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Jeep Tailgate Conversion - 6 1/2 Steps To Bliss

Posted in How To: Body Chassis on March 12, 2008 Comment (0)
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Jeep Tailgate Conversion - 6 1/2 Steps To Bliss
154 0707 02 z+jeep tailgate conversion 6 half steps to bliss+wrangler tailgate

We don't know who came up with the idea of putting a door on the rear of a Jeep. Unless you've been out at the bar, no one is going to try to get in or out of that rear-mounted door. For our part, we've been getting rid of that thing Chrysler calls a tailgate every chance we get.

When out on the trail, stopped for lunch, all the CJ guys have built-in tables with them. When they break down, they've got a miniature workbench everywhere they go. Well, if you've got a YJ or TJ, you too can enjoy those benefits and more. The best part? If you've got a drill and an angle grinder, you can do this swap in a day.

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What we were starting with wasn't pretty. With 370,000 miles on the Wrangler, supporting a tire for 360,000 of them, this tailgate was thrashed, the hinges were worn out, the striker pin was half worn through, and it had hit us in the ass one too many times. So off it came, along with the stock brackets inside the tub.



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We sourced the tailgate, latches, and cables from a CJ-7 that a buddy ran into a tree a few winters ago. If you have the chance, grab the shouldered bolts for the upper part of the cables too. You can easily paint the tailgate in your basement after work during the week . Then, come Saturday, it's ready to go. Out with the old, in with the new! Err...old, umm, new to you!


154 0707 06 z+jeep tailgate conversion 6 half steps to bliss+steps 3 and 4

You will need a friend for one part of this procedure. The friend will hold the CJ tailgate up while you mark where the holes need to be drilled through the body for the hinges. Align the top edge of the tailgate with the top of the tub so it opens correctly, then build the brackets. The flat pieces are 2x4 inches with two tapped 5/16-inch coarse holes. The angles are from a piece of 4x4 channel we had laying around. You could even make these brackets during the week, if you were so inclined .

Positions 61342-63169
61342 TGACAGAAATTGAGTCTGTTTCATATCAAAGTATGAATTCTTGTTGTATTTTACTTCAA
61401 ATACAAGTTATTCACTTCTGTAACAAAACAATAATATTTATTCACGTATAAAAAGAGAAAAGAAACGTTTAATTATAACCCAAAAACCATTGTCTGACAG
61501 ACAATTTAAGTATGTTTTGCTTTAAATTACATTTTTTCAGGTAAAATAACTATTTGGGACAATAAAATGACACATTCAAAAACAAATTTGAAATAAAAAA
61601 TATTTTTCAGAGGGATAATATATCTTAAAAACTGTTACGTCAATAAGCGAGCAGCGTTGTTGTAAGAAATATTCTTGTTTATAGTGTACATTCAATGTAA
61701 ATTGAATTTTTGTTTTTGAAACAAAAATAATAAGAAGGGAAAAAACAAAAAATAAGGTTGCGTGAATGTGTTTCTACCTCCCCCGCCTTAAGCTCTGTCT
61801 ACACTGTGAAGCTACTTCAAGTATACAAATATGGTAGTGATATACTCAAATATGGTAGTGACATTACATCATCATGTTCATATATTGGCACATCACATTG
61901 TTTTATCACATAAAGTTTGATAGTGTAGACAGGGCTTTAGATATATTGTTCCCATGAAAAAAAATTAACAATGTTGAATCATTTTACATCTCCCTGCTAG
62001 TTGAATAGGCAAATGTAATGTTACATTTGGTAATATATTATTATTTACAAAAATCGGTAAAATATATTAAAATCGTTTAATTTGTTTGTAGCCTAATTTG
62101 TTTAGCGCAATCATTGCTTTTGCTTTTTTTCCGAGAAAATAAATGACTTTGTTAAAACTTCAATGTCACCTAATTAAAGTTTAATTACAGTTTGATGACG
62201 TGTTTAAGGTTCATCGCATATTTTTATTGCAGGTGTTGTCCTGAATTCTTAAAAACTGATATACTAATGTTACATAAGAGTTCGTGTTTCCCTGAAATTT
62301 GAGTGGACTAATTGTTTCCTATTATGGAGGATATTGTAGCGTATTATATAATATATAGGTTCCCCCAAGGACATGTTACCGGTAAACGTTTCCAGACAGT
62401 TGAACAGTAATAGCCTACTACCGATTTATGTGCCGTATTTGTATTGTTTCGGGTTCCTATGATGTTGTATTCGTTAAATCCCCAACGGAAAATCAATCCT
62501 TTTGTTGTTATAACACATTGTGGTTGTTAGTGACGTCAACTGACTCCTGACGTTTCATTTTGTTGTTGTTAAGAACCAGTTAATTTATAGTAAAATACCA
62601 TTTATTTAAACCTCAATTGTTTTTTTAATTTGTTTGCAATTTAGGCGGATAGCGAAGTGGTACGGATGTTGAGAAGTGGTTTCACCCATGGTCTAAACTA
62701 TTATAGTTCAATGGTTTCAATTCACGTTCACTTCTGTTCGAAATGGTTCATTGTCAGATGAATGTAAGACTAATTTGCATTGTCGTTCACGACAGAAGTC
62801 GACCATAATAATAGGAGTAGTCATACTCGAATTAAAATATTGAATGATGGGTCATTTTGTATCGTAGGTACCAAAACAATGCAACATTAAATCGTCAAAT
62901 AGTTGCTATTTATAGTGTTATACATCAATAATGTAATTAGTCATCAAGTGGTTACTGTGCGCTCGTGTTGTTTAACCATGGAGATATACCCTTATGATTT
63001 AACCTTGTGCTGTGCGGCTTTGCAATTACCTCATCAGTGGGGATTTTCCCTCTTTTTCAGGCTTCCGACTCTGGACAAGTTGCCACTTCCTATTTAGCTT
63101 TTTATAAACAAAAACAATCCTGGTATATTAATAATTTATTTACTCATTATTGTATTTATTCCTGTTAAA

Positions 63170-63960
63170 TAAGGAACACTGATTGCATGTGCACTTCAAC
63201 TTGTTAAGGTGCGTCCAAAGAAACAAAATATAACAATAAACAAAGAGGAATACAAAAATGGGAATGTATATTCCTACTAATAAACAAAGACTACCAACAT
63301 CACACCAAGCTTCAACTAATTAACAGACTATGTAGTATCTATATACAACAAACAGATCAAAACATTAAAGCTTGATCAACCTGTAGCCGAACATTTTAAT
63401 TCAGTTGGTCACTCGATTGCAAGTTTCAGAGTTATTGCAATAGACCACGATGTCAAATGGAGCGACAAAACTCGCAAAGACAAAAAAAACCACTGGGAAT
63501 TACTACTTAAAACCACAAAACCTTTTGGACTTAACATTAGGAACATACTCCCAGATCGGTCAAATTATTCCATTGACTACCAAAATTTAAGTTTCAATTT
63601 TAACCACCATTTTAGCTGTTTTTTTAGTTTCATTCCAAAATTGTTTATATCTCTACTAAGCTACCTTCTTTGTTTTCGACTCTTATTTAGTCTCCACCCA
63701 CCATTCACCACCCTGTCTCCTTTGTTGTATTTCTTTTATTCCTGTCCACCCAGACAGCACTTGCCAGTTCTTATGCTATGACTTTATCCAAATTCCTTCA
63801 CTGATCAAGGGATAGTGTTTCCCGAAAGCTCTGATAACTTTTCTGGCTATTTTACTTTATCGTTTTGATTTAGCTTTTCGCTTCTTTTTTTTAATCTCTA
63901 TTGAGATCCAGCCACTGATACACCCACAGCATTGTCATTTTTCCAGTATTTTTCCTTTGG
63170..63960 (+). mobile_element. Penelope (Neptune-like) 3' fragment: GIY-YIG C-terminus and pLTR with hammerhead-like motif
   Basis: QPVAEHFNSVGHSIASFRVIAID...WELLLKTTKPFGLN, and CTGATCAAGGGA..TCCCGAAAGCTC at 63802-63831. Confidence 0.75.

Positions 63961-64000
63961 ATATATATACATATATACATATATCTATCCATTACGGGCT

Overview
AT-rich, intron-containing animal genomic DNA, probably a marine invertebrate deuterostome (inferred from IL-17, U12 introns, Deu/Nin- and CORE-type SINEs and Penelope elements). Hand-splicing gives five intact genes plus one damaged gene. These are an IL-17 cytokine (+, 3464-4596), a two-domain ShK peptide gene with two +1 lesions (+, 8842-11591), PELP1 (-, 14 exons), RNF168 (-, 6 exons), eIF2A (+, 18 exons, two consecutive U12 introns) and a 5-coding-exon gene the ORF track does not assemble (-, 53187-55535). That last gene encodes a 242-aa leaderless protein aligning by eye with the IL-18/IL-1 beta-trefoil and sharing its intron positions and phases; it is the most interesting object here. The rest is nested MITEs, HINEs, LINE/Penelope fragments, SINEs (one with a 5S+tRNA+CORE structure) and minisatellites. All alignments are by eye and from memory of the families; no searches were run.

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The hardest part of this whole thing is having to drop the gas tank (non-LJ people). Once the gas tank is dropped, cut two access holes for the 2x4-inch plate . Just like a rollcage floor plate, round off the corners on the tapped backing plate that face the body so the first time you stand on the tailgate the plates don't act like can openers.


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For the upper brackets, we rough cut them (as seen earlier), then bolted the tailgate on (we reused bolts from the original tailgate). Bolt the upper brackets down and then mark where you think the cable needs to go, and drill one side. Once that is done, measure the center of the bolt hole on tailgate to the center of the drilled hole and duplicate that on the other side so the tailgate is supported correctly .

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The CJ-7 has a stamped metal piece that is welded to the body in place of our overkill 3/16-inch angle piece. Once the tailgate was on and the upper brackets were bolted in, we closed the tailgate to mark where the latches needed to be for the tailgate to close flush with the tub. While grinding the bracket to size, we mimicked the hump in the latch for a positive closure without too much effort of operation .

If you've got a hardtop, you will have to determine if this will work for you. Maybe you just want to take the CJ hinges and cables and convert your current tailgate. Some of the hardtops rely on the tailgate to keep them closed. With a soft top, you can reach in through the zippers, unlatch the tailgate, and then lower it; with the reverse for closing.

Sometimes the rear window bar interferes with the tailgate latches and needs to be trimmed. Often, however, fiddling with the latch position before closing will result in success without having to trim that bar or the attached rubber seal.

Obviously, if your spare tire is still on your factory tailgate, this isn't for you. But with the above caveats in mind, this is an easy swap that anyone can do and offers many advantages over the stock setup such as not getting hit from behind with the tailgate, having portable seating, and, of course, having a table for those trail-side lunches.

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